The tragic death of a football player from Keams Canyon Hopi High and alarming injuries involving Payson players underscore a troubling issue — and the absolutely crucial need for the community to contribute to Payson’s athletic programs.
Never mind the kindest, most generous, most interesting people you’ll find anywhere.
Turns out, education reform’s a lot simpler than you might think.
A father in an incomprehensible blur makes a terrible mistake. He drops his shoeless 2-year-old son off alongside Houston Mesa Road — and drives away. Astonishing. Frightening. Terrible.
As Winston Churchill reportedly said: “Never let a good crisis go to waste.” We’re hoping that the abrupt resignation of five members of the Pine-Strawberry Water Improvement District falls into that category.
The alarm sounds. The firefighters respond. When will we back them up?
We’re for muddled, short-term decision-making and slapping a Band-Aid on the problem — for the moment, anyhow.
Science: It ain’t for sissies. Nor, apparently, for the U.S. Fish and Wildlife Service — not to mention your average member of Congress.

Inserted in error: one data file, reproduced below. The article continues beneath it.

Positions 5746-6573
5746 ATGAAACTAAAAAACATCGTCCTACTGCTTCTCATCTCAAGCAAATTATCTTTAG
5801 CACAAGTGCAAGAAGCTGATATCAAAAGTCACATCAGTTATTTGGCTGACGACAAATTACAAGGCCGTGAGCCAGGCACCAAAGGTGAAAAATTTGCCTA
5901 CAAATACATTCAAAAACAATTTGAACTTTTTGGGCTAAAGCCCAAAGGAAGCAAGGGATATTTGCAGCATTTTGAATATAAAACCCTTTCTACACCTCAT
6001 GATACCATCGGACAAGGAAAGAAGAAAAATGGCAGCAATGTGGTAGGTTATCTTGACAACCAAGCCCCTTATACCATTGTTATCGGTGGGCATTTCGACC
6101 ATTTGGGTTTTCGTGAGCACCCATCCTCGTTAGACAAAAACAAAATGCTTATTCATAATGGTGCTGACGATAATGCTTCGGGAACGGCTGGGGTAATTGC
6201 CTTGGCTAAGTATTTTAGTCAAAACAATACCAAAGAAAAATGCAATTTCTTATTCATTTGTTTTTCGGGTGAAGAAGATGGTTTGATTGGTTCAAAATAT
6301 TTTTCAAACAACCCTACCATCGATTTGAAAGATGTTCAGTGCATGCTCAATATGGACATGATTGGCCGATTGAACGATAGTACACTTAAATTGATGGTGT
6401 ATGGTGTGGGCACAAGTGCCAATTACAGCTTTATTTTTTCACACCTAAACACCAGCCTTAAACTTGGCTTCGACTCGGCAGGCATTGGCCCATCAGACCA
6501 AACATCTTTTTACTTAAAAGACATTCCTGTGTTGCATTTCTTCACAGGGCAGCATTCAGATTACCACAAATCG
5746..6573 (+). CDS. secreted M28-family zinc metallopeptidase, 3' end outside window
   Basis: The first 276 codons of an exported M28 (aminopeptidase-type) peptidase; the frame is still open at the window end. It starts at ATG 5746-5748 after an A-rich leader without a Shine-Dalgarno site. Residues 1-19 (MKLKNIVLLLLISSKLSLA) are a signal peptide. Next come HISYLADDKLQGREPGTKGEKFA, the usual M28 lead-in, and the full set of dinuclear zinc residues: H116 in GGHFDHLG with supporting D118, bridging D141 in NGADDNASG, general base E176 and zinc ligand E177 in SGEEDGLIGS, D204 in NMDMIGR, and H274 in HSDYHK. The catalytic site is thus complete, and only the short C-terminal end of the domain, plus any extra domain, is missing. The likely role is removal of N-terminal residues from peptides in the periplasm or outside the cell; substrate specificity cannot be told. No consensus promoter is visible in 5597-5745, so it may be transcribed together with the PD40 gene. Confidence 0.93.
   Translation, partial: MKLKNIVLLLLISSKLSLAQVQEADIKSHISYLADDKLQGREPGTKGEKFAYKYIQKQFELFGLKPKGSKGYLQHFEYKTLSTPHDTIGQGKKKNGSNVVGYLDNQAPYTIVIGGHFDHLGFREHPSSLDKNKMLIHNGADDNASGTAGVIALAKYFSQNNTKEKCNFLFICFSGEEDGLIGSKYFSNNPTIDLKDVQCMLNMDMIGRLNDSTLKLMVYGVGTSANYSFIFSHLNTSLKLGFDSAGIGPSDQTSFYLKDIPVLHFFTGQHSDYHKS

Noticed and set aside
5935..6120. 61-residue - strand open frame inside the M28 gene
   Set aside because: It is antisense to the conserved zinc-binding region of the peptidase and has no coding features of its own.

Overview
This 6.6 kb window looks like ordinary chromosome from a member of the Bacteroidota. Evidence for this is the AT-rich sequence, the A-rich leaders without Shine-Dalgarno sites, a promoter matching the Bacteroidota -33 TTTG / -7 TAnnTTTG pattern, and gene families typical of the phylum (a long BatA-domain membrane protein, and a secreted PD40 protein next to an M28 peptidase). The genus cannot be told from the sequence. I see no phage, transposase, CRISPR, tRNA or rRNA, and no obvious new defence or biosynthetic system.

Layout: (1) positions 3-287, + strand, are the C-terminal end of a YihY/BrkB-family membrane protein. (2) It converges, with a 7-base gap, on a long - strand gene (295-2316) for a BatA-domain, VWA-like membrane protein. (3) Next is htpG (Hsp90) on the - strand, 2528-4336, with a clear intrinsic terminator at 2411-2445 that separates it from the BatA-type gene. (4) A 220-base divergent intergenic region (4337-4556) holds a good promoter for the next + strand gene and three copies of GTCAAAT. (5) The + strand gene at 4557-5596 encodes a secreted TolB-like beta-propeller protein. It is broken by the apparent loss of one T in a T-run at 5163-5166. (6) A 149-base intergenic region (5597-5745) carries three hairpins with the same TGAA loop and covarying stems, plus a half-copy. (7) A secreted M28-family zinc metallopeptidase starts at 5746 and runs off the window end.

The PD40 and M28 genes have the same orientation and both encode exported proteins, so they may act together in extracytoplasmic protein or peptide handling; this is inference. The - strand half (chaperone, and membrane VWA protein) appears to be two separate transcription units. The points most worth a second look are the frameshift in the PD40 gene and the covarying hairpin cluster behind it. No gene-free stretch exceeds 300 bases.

We’ve got a bad feeling about this, Toto. At tonight’s Payson School Board meeting, Superintendent of Schools Ron Hitchcock will submit his resignation, which will take effect at the end of the school year in June. That’s bad news for our kids, given the delay and indecision his abrupt departure will inevitably cause.
Wow. Another record. Way to go, Arizona.
Wonderful news: We have half as many homeless and displaced kids now as we did a year ago. The latest figures from the Payson Unified School District still show a daunting number of kids living chaotic and unsupported lives — but the dramatic drop represents some of the best news we’ve had in Rim Country in years.
Well. Golly. Them darn computers. So complicated. What’s a poor county treasurer to do?
How soon they forget. For a time, the tragic deaths of 19 heroic firefighters in the 2,000-degree flames of the Yarnell Hill Fire captured the attention of the nation — even Congress. But hey, that was months ago. Time to move on.
Rick Renzi betrayed his office and the trust of the electorate for $733,000.
The Rim Country Educational Alliance continues to work diligently on behalf of this community, struggling with the complexities of building a 6,000-student campus here. On Thursday, the Alliance board met in a closed, executive session to consider whether the 260-acre Forest Service parcel remains the best place for a campus and its various spin-off facilities.